By Jonny Lupsha, Wondrium Staff Writer
Cholera outbreaks have been reported around the world. Spikes in cholera tend to follow displacement due to extreme weather. An 1854 outbreak in London exemplifies cholera’s toll on a populace.
South Asia, the Middle East, the Caribbean, and Africa have all recently reported outbreaks of cholera. Hundreds of thousands have fallen ill from the bacteria, which often spreads through contaminated water. It is believed that the current outbreak is due to displacement caused by flooding, drought, and armed conflict in the affected regions. The sudden displacement associated with these events often forces people to live in unsanitary conditions. Millions have been displaced in Nigeria and Syria alone.
In 1854, a cholera outbreak struck London. In his video series Understanding Cultural and Human Geography, Dr. Paul Robbins, Director of the Nelson Institute for Environmental Studies at the University of Wisconsin–Madison, revisits the outbreak and what early epidemiologists learned from it.
London in Peril
“The main driver of the outbreak was the underdeveloped sewage system throughout the city, which allowed raw sewage to mix with sources of drinking water,” Dr. Robbins said. “But all of this was totally unknown in the 1850s, since people primarily believed in the ‘miasma theory’ of disease, and that ascribes diseases of this kind to bad air. Modern germ theory, which would have identified the source as bacteria in the drinking water, hadn’t yet overturned miasma theory.”
With a disease running rampant, John Snow, considered to be one of the fathers of modern epidemiology, stepped in. Epidemiology is the study of the patterns, distribution, and effects of diseases. Snow favored germ theory over miasma theory and got to work solving the mystery.
“He was able to track the disease to its source: a single well on Broad Street used by all of the victims of the disease,” Dr. Robbins said. “So, how did he do it? The answer is, unsurprisingly, geography. He did it through careful and rigorous spatial detective work, using grounded observation and the power of mapping to figure out and to communicate what was going on.”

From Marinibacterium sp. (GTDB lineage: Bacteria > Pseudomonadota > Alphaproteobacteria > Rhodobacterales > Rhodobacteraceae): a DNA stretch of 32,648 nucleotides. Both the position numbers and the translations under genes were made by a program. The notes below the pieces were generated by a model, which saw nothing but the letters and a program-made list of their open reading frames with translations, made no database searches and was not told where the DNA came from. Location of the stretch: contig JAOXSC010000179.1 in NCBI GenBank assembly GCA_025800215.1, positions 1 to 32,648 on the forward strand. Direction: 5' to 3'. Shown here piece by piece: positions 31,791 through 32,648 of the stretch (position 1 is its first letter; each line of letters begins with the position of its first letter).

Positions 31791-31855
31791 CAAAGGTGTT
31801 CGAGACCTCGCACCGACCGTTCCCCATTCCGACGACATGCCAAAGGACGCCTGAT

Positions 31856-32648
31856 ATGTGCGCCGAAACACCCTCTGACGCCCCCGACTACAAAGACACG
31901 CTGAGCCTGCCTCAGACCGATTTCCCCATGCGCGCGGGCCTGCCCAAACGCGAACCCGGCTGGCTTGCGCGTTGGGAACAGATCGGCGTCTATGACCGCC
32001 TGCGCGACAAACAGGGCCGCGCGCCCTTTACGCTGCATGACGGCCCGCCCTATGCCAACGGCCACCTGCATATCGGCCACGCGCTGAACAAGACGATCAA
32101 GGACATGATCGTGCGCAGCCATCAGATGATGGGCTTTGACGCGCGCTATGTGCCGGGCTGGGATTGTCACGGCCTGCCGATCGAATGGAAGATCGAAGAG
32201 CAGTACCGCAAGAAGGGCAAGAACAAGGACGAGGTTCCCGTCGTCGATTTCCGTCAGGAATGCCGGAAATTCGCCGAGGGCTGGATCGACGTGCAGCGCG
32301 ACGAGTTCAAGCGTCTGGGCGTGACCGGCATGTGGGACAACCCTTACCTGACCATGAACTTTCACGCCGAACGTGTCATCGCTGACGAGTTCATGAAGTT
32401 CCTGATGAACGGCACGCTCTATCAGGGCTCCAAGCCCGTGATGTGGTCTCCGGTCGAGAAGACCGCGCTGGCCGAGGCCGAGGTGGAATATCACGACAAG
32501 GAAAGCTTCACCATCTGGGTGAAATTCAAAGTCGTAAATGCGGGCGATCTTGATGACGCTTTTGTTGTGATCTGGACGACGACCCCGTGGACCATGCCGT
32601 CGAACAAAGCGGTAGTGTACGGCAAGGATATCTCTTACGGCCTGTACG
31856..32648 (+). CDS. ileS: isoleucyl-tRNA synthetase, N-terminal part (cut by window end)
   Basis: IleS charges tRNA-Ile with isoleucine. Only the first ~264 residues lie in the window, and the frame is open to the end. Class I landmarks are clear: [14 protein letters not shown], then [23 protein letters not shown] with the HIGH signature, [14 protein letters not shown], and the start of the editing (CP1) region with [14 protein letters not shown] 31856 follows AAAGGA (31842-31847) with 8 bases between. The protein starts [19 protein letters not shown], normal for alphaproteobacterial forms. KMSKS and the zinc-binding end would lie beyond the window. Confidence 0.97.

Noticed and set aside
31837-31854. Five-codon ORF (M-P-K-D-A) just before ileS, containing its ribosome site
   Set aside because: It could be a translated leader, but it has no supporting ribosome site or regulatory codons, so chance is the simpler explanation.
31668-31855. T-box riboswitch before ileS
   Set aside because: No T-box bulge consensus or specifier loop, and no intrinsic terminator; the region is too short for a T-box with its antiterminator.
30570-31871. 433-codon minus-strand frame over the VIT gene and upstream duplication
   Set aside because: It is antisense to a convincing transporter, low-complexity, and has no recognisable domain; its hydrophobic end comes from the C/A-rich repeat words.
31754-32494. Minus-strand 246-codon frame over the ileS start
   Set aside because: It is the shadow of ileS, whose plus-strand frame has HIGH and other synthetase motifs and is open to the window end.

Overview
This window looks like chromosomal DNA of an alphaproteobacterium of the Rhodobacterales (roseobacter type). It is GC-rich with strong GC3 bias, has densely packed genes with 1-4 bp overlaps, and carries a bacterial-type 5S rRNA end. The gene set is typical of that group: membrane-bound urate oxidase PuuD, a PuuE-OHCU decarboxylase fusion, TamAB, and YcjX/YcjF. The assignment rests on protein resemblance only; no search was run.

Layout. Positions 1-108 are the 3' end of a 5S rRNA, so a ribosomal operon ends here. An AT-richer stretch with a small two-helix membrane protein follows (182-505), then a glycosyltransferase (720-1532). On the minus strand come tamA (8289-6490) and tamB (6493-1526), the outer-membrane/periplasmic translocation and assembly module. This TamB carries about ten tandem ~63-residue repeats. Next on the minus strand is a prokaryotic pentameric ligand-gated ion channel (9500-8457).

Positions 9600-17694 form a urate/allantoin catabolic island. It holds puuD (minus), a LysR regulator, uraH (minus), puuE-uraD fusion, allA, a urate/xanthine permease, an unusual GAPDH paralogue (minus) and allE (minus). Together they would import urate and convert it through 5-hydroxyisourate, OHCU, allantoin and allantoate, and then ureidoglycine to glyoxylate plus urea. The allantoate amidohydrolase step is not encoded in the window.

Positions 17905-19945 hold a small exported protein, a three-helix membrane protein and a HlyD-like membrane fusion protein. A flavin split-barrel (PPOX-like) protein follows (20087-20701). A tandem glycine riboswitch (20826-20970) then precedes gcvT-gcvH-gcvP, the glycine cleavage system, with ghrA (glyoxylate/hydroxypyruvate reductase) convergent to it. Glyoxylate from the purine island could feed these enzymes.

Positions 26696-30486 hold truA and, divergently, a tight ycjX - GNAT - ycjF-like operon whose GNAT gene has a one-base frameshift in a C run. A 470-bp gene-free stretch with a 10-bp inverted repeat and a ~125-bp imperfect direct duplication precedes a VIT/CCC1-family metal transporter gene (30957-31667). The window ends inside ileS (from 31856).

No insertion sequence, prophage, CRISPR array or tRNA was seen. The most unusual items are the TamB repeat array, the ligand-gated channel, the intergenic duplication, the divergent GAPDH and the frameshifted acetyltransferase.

Making Sense of the Data
John Snow took a case history of every single household that had had a cholera encounter. He surveyed members of the household about the identities of victims and how they lived their daily lives. Once he had an idea of which houses were which, he located the troubled water well, performing some experiments on its water that confirmed his suspicions.
“He approached the authorities in the area—the Board of Guardians of St. James’s Parrish—and requested they shut down the pump,” Dr. Robbins said. “And though hesitant to do so, they removed the handle after some persuasion, and cholera in the neighborhood ceased.”
Snow then made his case by showing a map of the epidemic with each of the 13 public water wells marked. He also placed a single black rectangle on each household that had experienced a cholera death, adding corresponding marks for multiple cases per household. The pattern clearly shows a concentration of black bars around the well on Broad Street.
“You can go to the site today and see the wellhead memorialized there,” Dr. Robbins said. “And even a greater honor, in such a city of fine drinking establishments, the John Snow pub can now be found facing the well site.
Understanding Cultural and Human Geography is now available to stream on Wondrium.